The first inkling I had that I might want to investigate co-housing was on my 39th birthday, 7 years ago. I tend to be a person who looks at the glass half empty. I realized that I would go from caring for my child who was seven at the time, to caring for my parents who would be 80 when she, in theory, left the nest. I’m an engineer, and caregiving is not easy for me, so I wanted to think about a multi-generational community that would provide support for me and others.
We started advertising for members about five years ago. At this point, we have finished our site work. So, we've installed all of our utilities and pavement and that sort of thing, and we are getting ready to start vertical construction on our buildings. We hope in about 7 or 8 months, 14 of our duplex units will be ready to move in. We have 10 committed households right now (including my parents) and 6 or 7 more close to making a decision about moving in. I’m paid for 10 hours a week to work on Weaving Water, but I usually spend 15-20 hours a week on it, in addition to talking freelance structural engineering projects.
Probably the most difficult aspect of this is dealing with interpersonal conflict. We are consensus-based, so how we end up navigating conflict in order to live the values that we've created is an ongoing process.”
(Ed Note: Weaving Water is still looking for some more families to complete their community if you want to find out more!)
Marika Zimmerly-Beck, Portland, OR
“Last year we bought a duplex with friends in Portland, OR. They live upstairs and we live downstairs. Both couples were starting to feel ready to buy, but were both thinking we needed to buy out in the suburbs instead of staying in the city like we wanted for cost reasons. This arrangement allowed us to stay in the neighborhood we had been renting in for 8 years and we actually ended up down the street from some friends we already knew from the neighborhood.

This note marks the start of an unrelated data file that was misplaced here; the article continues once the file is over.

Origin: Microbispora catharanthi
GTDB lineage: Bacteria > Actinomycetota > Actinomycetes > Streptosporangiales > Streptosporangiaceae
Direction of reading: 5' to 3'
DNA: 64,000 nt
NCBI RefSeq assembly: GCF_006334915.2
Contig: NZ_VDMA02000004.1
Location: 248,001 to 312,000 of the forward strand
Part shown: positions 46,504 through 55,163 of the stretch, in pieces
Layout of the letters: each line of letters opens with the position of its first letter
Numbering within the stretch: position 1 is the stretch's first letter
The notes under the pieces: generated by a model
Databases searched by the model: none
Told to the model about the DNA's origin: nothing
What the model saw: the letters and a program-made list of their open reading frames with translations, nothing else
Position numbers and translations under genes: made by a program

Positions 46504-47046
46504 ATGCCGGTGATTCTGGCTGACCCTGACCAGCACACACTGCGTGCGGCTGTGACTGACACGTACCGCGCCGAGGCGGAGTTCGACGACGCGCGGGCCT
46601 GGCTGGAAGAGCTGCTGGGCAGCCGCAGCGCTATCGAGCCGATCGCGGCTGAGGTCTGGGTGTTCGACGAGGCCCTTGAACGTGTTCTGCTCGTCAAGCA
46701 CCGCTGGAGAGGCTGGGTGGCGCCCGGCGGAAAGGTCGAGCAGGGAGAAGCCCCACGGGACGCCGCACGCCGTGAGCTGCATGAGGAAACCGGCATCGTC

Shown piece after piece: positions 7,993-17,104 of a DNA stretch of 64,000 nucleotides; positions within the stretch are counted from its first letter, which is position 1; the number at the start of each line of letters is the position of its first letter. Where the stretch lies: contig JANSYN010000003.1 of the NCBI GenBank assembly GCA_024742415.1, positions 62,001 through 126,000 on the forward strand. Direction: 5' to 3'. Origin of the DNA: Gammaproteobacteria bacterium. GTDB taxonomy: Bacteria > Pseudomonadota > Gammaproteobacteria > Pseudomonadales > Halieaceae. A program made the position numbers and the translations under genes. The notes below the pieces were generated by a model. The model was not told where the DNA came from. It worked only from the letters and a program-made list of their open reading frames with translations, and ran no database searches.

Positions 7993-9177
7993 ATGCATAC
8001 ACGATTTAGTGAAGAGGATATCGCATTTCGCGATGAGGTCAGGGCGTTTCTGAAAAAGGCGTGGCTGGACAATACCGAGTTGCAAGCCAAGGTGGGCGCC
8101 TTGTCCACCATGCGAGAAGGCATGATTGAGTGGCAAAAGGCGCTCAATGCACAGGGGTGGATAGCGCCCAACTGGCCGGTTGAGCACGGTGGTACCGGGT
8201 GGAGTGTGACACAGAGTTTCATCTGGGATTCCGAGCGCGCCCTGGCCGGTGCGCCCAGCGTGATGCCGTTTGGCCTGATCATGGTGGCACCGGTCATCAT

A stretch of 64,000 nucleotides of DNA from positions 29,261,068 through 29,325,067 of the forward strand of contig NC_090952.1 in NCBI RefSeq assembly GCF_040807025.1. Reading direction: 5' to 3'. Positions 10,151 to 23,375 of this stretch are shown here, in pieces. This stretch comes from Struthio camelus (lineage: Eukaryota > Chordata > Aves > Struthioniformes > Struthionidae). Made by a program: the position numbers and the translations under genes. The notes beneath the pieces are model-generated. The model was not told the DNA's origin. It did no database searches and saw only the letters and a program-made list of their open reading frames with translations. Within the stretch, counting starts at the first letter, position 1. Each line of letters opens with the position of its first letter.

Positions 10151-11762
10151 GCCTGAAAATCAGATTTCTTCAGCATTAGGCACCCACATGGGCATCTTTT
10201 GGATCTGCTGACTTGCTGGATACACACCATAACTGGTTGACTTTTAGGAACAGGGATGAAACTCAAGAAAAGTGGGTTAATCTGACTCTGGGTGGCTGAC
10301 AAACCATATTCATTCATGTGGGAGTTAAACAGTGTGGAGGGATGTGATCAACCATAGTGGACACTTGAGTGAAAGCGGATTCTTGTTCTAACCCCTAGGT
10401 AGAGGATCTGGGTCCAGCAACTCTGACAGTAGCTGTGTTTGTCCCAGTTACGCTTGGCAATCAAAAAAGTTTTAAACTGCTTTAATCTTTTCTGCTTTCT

We just celebrated a year living in our house. It's been great having other folks to lean on for projects, having a built-in community when something goes wrong, like when our fridge broke over the summer and the soonest we could get a new one delivered was a week later. We went upstairs every morning for half and half for our coffee. We've had a few disagreements about paint colors and have needed to remind our upstairs neighbors to keep it down when we are doing bedtime with the five-year-old. But pretty much it's been amazing.
Our co-owners don't have kids, but they do have a dog and are getting a puppy in a few weeks. We don't want to have pets, but our five-year-old gets the benefits of a dog to hang out with. We all signed a contract that will help when/if we decide to sell and also lays out dispute resolutions pathways. We have a joint house account that we all put the funds for the mortgage, and shared utilities into and pay the bills from there.”
(Ed note: You can follow Marika’s co-owed duplex house-fixing projects on Instagram.)
In tomorrow's members-only thread, I'll ask you to share what kind of community intentionality you bring to where you live. Become a member so you don't miss it.
Things that bring me joy at the start of the year:
Loving Black Single Mothers: Toi Marie, who’s been featured in this newsletter is nurturing an organization is running three powerful UBI initiatives, a Forever Flourishing campaign, where mothers who are invited into this ecosystem receive $30,000 in guaranteed thriving income, a Summer Camp Joy fund of up to $1000 a month for Black single mothers to send their kids to camp, and a Holiday Love program, which is a four-month ecosystem that provides $500 a month to support Black single mothers during the holiday season. I’m supporting her work with a monthly donation.
Check out the Black Birth JoyLine: Created by visionary Kimberly Seals Allers, it features 2-minute clips from the Birthright podcast, as a reminder that joy can exist in Black birth. It's time to get your joy! You can call (844)5 GET-JOY and press 1 to 6 to listen to the audio clips or text "GETJOY" to that number to receive the clips via text. The audio is updated weekly and the JoyLine will run until Feb. 1, 2023.
A viral video that's worth watching: Miley Cyrus and Dolly Parton's medley on NYE.
Make it a new year’s resolution to become a member and come to a hangout. I had so much fun at December’s members-only holiday solidarity hang. We talked mental load, freeing each other any guilt for not doing Elf on the Shelf, and how to let things go in the busiest time of year. I love hanging out with you all! Jan date will be announced soon.
If you value women's intellectual and professional labor, it would mean so much to me if you became a member. Membership starts at $7/mo. It helps this small mom-run business achieve sustainability. Members get an extra members-only thread every week, an audio newsletter, monthly hangout and other perks.